‘No South Australian should face discrimination’: Passage of Statutes Amendment (Gender Identity and Equity) Act 2016

The Statutes Amendment (Gender Identity and Equity) Act 2016 passed the South Australian Parliament with broad support and received Royal Assent on 4 August 2016. The Act will come into force at a later date. The Act amends various statutes ‘to remove discrimination against lesbian, gay, bisexual, transgender, intersex and queer South Australians’.

The Act closely draws upon the comprehensive Audit Report, Review of Legislative or Regulatory Discrimination, released in September 2015 as part of its important wider reference in this area by the independent South Australian Law Reform Institute based at the Adelaide University Law School. The Audit Report is available on the Institute’s webpage.

The Institute welcomes the passage of this Act. As the Premier, the Hon Jay Weatherill, said in Parliament on 4 August 2016 in explaining the context, background and intention of the Act:

Lesbian, Gay, Bisexual, Transgender, Intersex and Queer (LGBTIQ) people around the world continue to face wide ranging discrimination because of their sexual orientation and gender identity. Unfortunately, this discrimination means many LGBTIQ people feel unsafe, undervalued and isolated. All South Australians deserve to live their lives free from discrimination. That is why, in 2015, the Government began the process to identify and remedy discrimination LGBTIQ people face due to our state laws. This commitment was announced at the Opening of Parliament in 2015. In that speech, the Government indicated that the South Australian Law Reform Institute would be asked to review all South Australian laws to identify discrimination on the grounds of sexual orientation, gender, gender identity and intersex status.

The South Australian Law Reform Institute completed its review and released its findings in an Audit Report on 10 September 2015. This comprehensive review identified more than 140 pieces of South Australian legislation that discriminates on the grounds indicated above. In addition, the South Australian Law Reform Institute made a series of recommendations to redress this discrimination. These recommendations included action that could be enacted immediately. I proudly introduced the Statutes Amendment (Gender Identity and Equity) Bill 2016 in Parliament this year to implement recommendations made in the South Australian Law Reform Institute’s Audit Report

No South Australian should face discrimination and much more is required to ensure every area of discrimination is erased, and that as a community we celebrate the rich diversity amongst us. Our fellow LGBTIQ South Australians are valued members of our community and it is my aim to ensure that like their peers, LGBTIQ people feel valued, safe and are given every opportunity to thrive in South Australia. It is hoped that these reforms will help to achieve this outcome.

The September 2015 Audit Report was the first component of the important reference provided by the State Government to the Institute to identify and examine how South Australian laws operate to discriminate against individuals and families on the grounds of sexual orientation, gender, gender identity, or intersex status.

The Audit Report made various recommendations for immediate reform, including interpretive changes to legally recognise trans and intersex individuals, changes to the terminology used in equal opportunity legislation, clarifying rules around access to artificial reproductive treatment for same sex couples and removing the ban on same sex couples being considered as prospective adoptive parents.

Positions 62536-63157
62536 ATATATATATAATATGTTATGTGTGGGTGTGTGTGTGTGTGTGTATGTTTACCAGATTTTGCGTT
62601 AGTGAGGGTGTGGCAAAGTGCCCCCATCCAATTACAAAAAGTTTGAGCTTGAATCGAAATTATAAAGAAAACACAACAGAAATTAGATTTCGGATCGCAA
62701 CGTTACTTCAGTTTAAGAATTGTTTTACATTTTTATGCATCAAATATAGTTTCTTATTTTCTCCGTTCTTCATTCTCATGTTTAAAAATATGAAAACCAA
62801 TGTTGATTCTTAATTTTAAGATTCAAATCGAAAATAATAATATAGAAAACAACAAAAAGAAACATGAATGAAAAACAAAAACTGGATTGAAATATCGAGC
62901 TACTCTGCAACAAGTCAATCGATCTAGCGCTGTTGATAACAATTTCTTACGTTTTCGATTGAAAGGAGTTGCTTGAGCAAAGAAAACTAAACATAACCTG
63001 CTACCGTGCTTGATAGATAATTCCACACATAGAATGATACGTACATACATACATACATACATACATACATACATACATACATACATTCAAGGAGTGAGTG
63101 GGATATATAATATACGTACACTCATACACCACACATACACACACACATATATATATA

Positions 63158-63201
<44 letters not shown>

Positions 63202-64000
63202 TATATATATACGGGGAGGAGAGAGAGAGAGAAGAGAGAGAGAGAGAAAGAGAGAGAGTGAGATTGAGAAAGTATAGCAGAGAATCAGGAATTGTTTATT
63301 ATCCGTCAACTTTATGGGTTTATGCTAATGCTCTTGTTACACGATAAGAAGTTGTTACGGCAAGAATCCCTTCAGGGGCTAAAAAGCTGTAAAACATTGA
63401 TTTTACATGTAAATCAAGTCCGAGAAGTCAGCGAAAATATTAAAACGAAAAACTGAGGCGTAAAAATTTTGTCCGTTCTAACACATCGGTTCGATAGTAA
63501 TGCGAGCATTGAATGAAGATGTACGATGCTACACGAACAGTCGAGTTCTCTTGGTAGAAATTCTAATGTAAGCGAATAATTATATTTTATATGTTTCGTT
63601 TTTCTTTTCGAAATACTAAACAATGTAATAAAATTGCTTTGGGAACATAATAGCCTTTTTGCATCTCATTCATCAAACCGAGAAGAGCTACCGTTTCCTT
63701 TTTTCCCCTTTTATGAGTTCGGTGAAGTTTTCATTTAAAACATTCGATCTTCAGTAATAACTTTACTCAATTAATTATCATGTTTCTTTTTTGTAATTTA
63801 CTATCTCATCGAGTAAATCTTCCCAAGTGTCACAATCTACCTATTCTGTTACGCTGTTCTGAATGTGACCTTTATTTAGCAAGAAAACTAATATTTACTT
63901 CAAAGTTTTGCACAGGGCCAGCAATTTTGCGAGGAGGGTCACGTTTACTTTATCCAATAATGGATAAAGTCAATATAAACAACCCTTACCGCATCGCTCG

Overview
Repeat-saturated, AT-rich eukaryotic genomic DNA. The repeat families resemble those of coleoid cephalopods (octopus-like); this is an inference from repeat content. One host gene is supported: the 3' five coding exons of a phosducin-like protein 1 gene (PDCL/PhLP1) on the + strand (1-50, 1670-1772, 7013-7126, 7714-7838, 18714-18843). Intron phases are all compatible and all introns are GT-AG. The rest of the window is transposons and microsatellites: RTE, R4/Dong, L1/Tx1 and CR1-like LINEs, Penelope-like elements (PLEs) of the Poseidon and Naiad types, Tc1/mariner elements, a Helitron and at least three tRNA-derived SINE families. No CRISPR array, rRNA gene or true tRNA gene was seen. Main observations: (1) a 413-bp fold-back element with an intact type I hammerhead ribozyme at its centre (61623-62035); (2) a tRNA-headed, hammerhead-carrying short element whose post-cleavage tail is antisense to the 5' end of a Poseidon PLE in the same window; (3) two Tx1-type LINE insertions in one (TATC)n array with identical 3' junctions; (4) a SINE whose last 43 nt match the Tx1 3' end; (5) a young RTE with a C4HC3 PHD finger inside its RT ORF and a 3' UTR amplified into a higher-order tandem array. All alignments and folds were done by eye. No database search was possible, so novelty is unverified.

The Act implements most, though not all of the Audits Report’s recommendations for immediate reform. Among the Act’s key changes is the replacement of the now obsolete terminology – ‘chosen gender’ – with the term ‘gender identity’ in a range of laws, including the Equal Opportunity Act 1984 (SA). This change recognises that for many gender diverse or trans South Australians, gender is an integral part of their self-identity, not something they have ‘chosen’ for a temporary period.  The terminology in the Act also better aligns the South Australian anti-discrimination regime with the Commonwealth regime and that in force in other States.  The Act also removes gendered language (eg ‘wife’, ‘husband’)  where gender neutral language is equally appropriate (eg ‘partner’), and removes unnecessarily gendered assumptions from South Australian laws.

The Act does not implement the full range of the Institute’s Audit Report recommendations.  For example, the Act does not include ‘intersex status’ as a protected attribute under the Equal Opportunity Act 1984 (SA).  The Institute recommended that the term ‘intersex’ be included within South Australian laws, to improve awareness of the lived experience of people born with intersex variants and to protect them and their families from unlawful discrimination.  While there are very few people who have direct experience with intersex variants in South Australia, the lack of legal protection for their rights was highlighted in the Institute’s Audit Report, and its subsequent report on Legal Recognition of Sex and Gender in South Australia.

The Audit Report identified five areas that required further review prior to issuing any recommendations to the Government, namely registration and recognition of sex, gender and gender reassignment; equal recognition of relationships and parenting rights; surrogacy; exemptions under the Equal Opportunity Act 1984 and the operation of provocation in South Australia. The Institute has now released its reports in all of these areas except provocation.

The Institute expresses its gratitude to all the parties, especially from the LGBTIQ communities, who generously contributed to this important reference.


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